The researchers stopped short of definitely concluding that the poor brain function causes a condition known as Takotsubo syndrome (TTS) -- the clinical term for a weakening of the heart that is often linked to stress, such as the death of a loved one. But the findings do suggest that these alterations in the central nervous system could affect the mechanisms associated with a person's heartbeat, as well as breathing rhythm and digestion.
TTS is a sudden, temporary weakening of the heart muscles that causes the left ventricle of the heart to balloon at the bottom, while the neck remains narrow. The condition creates a shape that resembles a Japanese octopus trap, from which it gets its name. Image courtesy of Dr. Christian Templin, University Hospital Zurich.
"For the first time, we have identified a correlation between alterations to the functional activity of specific brain regions and TTS, which strongly supports the idea that the brain is involved in the underlying mechanism of TTS," said principal investigator Dr. Christian Templin, a professor of cardiology at University Hospital Zurich, in a release. "Emotional and physical stress are strongly associated with TTS, and it has been hypothesized that the overstimulation of the autonomic nervous system may lead to TTS events."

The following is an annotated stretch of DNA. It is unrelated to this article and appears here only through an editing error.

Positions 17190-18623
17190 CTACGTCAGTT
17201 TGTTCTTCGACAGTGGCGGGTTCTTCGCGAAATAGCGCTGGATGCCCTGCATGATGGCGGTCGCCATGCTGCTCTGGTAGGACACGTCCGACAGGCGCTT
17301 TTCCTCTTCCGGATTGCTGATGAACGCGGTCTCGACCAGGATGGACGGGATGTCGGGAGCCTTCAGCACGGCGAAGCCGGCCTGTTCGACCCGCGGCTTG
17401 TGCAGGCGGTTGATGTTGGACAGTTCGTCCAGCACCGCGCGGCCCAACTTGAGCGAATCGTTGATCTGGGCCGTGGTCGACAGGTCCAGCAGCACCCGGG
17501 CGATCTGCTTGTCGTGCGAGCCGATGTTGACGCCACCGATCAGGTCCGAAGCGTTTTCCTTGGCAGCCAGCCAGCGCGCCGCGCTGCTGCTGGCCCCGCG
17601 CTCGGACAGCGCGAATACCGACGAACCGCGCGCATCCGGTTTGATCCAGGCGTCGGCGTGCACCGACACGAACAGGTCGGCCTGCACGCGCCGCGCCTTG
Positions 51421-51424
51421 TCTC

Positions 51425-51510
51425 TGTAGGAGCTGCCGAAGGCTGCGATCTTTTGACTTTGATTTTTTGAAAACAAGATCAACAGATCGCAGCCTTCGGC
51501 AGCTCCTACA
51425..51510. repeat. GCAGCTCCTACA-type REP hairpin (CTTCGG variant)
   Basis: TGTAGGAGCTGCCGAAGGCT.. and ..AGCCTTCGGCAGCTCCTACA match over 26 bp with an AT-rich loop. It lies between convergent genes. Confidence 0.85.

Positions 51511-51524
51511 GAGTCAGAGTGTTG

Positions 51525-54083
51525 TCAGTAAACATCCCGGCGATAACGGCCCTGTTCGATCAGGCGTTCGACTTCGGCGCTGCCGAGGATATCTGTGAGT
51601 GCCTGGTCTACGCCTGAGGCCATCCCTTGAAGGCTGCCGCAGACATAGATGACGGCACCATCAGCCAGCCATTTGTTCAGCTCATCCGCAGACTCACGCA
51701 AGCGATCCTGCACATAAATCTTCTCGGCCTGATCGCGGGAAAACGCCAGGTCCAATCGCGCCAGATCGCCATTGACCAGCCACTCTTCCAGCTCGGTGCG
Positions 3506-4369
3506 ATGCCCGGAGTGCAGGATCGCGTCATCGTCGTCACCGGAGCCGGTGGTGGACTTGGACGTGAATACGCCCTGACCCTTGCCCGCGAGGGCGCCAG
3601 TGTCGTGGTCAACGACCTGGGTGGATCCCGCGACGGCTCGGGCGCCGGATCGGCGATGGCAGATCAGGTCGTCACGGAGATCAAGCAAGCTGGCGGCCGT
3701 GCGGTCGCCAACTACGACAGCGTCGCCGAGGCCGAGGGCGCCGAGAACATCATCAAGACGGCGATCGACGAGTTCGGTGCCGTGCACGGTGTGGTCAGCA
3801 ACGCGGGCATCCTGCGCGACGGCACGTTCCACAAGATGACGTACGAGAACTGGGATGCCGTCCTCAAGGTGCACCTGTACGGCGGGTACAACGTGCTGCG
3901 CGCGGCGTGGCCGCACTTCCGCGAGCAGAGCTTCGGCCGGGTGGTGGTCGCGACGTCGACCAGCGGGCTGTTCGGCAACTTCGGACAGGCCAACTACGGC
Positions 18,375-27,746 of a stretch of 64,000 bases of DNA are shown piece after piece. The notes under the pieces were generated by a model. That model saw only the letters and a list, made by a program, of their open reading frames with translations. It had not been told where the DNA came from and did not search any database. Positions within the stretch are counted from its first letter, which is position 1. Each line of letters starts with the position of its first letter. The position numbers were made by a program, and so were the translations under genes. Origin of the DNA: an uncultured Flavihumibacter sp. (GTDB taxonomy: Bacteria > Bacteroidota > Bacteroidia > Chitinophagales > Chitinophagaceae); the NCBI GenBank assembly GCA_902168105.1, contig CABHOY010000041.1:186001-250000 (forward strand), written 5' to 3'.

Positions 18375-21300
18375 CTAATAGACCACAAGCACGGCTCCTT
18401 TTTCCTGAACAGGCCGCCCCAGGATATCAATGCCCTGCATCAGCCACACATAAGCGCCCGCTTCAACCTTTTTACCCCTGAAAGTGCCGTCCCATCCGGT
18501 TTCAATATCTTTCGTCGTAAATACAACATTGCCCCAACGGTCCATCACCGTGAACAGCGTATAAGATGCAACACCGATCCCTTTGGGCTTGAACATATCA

For their study, Templin and colleagues conducted MRI brain scans on 15 patients with Takotsubo syndrome and compared the results with scans from 39 healthy people. The researchers targeted the amygdala, hippocampus, and cingulate gyrus, which control emotions, motivation, learning, and memory. The amygdala and cingulate gyrus also play a role in the autonomic nervous system and in regulating heart function.
The MR images showed reduced communication between the aforementioned brain regions in patients with Takotsubo syndrome. The decreased communication could adversely affect the way the patients respond to stress and make them more susceptible to developing TTS. However, because the researchers do not have MRI scans of patients' brains before or at the time they developed TTS, they could not conclusively determine that this decreased communication caused TTS or vice versa.
"Our results suggest that additional studies should be conducted to determine whether this is a causal relationship," added study co-author Dr. Jelena Ghadri, a senior research associate at University Hospital Zurich. "We hope this study offers new starting points for studying TTS in terms of understanding that it [is] much more than 'broken heart' syndrome and clearly involves interactions between the brain and the heart, which are still not fully understood."
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